variations in titling (examples of which appear here and there below). While there may be more
in their knowledge base, here are the texts that were mentioned in our sessions with the Tibetan
Tantric lamas:
Anangavajra, c. eighth century
Prajnopaya-viniscaya-siddhi. ‘‘Clear Mental Appreciation of Ethical Action.’’
Aryadeva (Tib: Phag-pa Lha), 225–250 A.D.
Abhibodhi-kramo-padesha (Tib: Nyon-par Jangchub-pae Rimpae Men-nyag), ‘‘A Way to Practice
Bodhicitta.’’
Aksara-sastra (Tib: Yi-ge Gya-pa), ‘‘Hundred Syllables.’’
Carya-melapaka-pradipa [see also: Carya-samgraha-pradipa] (Tib: Chod-du [or] Chopa Du-pae
Don-mae), ‘‘Clear-Light on the Completion Stage [of the Guhysamaja.Tantra].’’
Catuh-sataka-karika [see also: Yogacara-catuh-sataka-sastra-karika] (Tib: Tenchoe Gyapa [or]
Tenchoe Zhi Gyapa Zhe Chawae Tsig Liu Chepa), ‘‘Four Hundred Verses on the Teachings of
Buddha.’’
Citta-visuddhi-prakarana [see also: Citta-visuddhi-nama-prakarana] (Tib: Sem-kyi Drip-jong [or]
Sem-kyi Dripa Nampar Jong-wa Zhe Ja-wa Rabtu Jed-pa), ‘‘Practices by which Mental Delu-
sions can be Eliminated.’’
Jnana-sara-samuccaya (Tib: Yeshe Kuntud [or] Yeshe Nying-po Kuntud), ‘‘The All Encompassing
Wisdom.’’
Sataka-sastra [see also: Sata-sastra] (Tib: Tenchoe Gya-pa), ‘‘Hundred Verse Treatise.’’
The Emptying of Ontology 67

Skhalita-prama-dana-yukti-hetu-siddhi (Tib: Tse-ma Trul-wa Pongwae Ngo-drup), ‘‘Preventing


Errors by Logic.’’
Svadhisthana-krama-prabheda (Tib: Dhag Jin-lap [or] Dhag Jin-gyi Lap-pae Rimpa Nampar Yewa),
‘‘Clear Presentation of the Stages of Self Perfection’’ [regarding transformation of subtle wind
into subtlemost body].
Yogacara-catuh-sataka-sastra (Tib: Uma Zhi Gya-pa), ‘‘Experientialist Four Hundred’’ [on
emptiness].
Asanga, fifth century A.D.
Abhidharma-samuccaya (Tib: Choe Nyon-pa Kun Tud), ‘‘Compendium of Abhidharma.’’
Arya-samdhi-nirmocana-bhasya (Tib: Do-de Gong-drel [or] Phagpa Gong-pa Sabmo Ngepar Drel-
pae Nampar Jed-pa), ‘‘Commentary on the Thought Underlying Sakyamuni’s Bodhisattva
Sutra’’ [also referred to as the ‘‘Third Wheel Sutra’’].
Bodhisattva-bhumi [see also: Bodhi-bhumi], (Tib: Jang Sa [or] Jang Chub Sem-pae Sa), ‘‘Explana-
tion of the Bodhisattva Stage’’ [the only surviving portion of the original Sanskrit version of
Asanga’s Yogacara-bhumi-shastra].
Dharmakaya-sadharana-stotra (Tib: Choe-kui Yonten Thumong Mayin Pae Todpa), ‘‘The Extraor-
dinary Qualities of the Truth Body of Buddha.’’
Dhyana-pradipa (Tib: Sam-ten Gyi Don-mae), ‘‘Clarifying Single-Pointed Meditation.’’
Madhyanta-vibhaga-sastram [see also: Madhyanta-vibhaga-tika] ‘‘Commentary on [Maitreya’s]
Madhyanta-vibhaga-sutra’’ [on centers and extremes].
Mahayana-samgraha [see also: Mahayana-sutra-samgraha-sastra] (Tib: Theg-due [or] Thegpa Chen-
poe Due-pa), ‘‘A Compendium of Mahayana Teachings’’ [including a summary of the lesser
known Mahayana doctrines].
Mahayana-sutra-lamkara [Verses on the fundamentals of Mahayana].
Mahayana-uttara-tantra-sastra-vyakhya [see also: Uttara-tantra-sastra (and) Mahayana-uttara-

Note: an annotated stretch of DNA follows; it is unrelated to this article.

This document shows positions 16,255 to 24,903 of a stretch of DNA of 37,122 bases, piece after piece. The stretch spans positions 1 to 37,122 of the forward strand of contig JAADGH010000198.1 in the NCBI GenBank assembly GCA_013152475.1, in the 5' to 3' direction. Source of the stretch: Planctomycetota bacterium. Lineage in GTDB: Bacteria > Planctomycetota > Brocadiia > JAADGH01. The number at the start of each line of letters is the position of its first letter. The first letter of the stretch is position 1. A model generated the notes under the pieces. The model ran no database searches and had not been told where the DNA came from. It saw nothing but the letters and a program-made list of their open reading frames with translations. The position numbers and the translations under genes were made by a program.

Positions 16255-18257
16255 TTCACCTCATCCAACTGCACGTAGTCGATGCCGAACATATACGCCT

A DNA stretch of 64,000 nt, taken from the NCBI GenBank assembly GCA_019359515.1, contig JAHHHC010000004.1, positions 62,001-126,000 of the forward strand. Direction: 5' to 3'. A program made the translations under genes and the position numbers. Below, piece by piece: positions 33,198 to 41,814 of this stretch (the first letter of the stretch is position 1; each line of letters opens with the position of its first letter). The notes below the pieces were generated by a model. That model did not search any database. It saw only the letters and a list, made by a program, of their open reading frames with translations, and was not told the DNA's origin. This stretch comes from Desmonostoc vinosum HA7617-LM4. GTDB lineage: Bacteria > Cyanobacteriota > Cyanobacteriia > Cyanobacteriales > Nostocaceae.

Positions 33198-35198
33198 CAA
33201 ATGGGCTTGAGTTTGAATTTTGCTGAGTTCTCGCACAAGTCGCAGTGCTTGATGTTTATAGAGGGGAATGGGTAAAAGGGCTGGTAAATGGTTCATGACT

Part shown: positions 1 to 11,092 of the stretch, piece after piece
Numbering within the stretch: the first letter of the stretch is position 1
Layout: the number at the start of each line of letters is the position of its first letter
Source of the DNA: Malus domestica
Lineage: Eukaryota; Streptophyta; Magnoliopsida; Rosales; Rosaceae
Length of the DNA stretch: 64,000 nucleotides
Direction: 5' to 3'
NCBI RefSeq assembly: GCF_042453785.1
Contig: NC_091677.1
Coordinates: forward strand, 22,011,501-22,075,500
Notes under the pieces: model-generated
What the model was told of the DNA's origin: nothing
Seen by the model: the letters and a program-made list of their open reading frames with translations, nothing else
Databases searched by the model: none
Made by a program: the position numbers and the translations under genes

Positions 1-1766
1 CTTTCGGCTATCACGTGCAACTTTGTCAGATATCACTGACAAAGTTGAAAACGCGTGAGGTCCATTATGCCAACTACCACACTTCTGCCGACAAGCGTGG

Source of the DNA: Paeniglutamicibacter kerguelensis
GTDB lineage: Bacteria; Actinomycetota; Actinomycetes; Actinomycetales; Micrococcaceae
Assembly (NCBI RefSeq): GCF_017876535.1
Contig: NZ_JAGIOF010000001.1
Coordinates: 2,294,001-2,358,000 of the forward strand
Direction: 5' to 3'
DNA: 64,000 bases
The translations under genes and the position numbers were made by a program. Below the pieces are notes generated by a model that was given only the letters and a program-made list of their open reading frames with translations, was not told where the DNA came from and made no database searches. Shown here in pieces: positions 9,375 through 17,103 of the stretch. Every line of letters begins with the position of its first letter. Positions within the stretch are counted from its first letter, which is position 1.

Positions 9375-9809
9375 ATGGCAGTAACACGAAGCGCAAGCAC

tantra-sastra-vrtti] (Tib: Gyud La Mae Drel-wa [or] Theg-pa Chenpoi Gyud La Mae Drel-wa),
‘‘Commentary on [Maitreya’s] Mahayana-uttara-tantra’’ [regarding the ultimate nature of
Buddha].
Maitreya-sadhana (Tib: Phakpa Jampae Drub-thap), ‘‘Maitreya Visualization Practice.’’
Prajnaparamita-sadhana (Tib: Sherab-kyi Pharol Tu Chenma Drub-thab), ‘‘Method for Practicing
Prajnaparamita.’’
Ratnagotra-vibhaga [see also: Ratnagotra-vibhaga-mahayana-uttara-tantra-shastra] (Tib: Thegpa
Chenpoi Gyud Lama Rabtu Ye-wae Tenchoe), ‘‘The Jewel of Supreme Tantra.’’
Tattva-viniscaya (Tib: De Nyid Nam Nge), ‘‘Clear Ascertainment of Emptiness’’ [explanations of
the 100,000 stanzas of the Bhumi Sutra, the 25,000 stanzas of the Nyitri Sutra, and the 8,000
stanzas of the Gye Tong-pa Sutra].
Yogacara-bhumi-shastra [see also: Bhumi-vastu (and) Pancha-bhumi] (Tib: Sa De Nga), ‘‘The [five]
Experiential Levels of Yogic Practice.’’
Asvaghosa (Tib: Ta-yang), first to second century A.D.
Buddha-carita (Tib: Sangye Kyi Zhepa), ‘‘Accomplishments of Buddha Sakyamuni.’’
Mahayana-sraddhopada-sastra (Tib: Theckpa Chenpor Dedpa Pel-wae Tenchoe), ‘‘Awaking Faith
in Mahayana.’’
68 E Richard Sorenson

Atisa (Tib: Jowo-je), eleventh century


Bodhi-patha-pradipa (Tib: Jangchub Lam Gyi Dolma), ‘‘The Way of the Bodhisattvas’’ [also
referred to as ‘‘Lamp Illuminating the Path to Enlightenment’’].
Bhavaviveka, fifth to sixth century A.D.
Madhyamika-hrdaya-karika [see also: Madhyamaka-hrdaya-vrtti-tarkajvala] (Tib: Uma Nying-po),
‘‘The Blazing Essence of the Middle Way.’’
Prajna-pradipa-mula-madhyamaka-vrtti [see also: Prajna-pradipa-sastra] (Tib: Sherab Dolma [or]
Uma Tsawae Drel-wa Sherab Dolmae Gyacher Drelpa), ‘‘Wisdom Lamp’’ [an extensive com-
mentary on Nagarjuna’s Mula-madhyamaka-karika].’’
Bromston, 1008–1064
(Translated much of the early Sanskrit Buddhist literature into Tibetan and assembled more than
4,000 texts as the Kanjur and Tanjur.)
Buddha Maitreya
Abhisamaya-lamkara [see also: Abhisamaya-lamkara-prajnaparamita-upadesa-sastra] (Tib: Sherab-
kyi Pharol Tu Chinpae Me-ngag Gi Tenchoe Nyon Tok Gyen Zhe Ja-wa), ‘‘The Gem of Emer-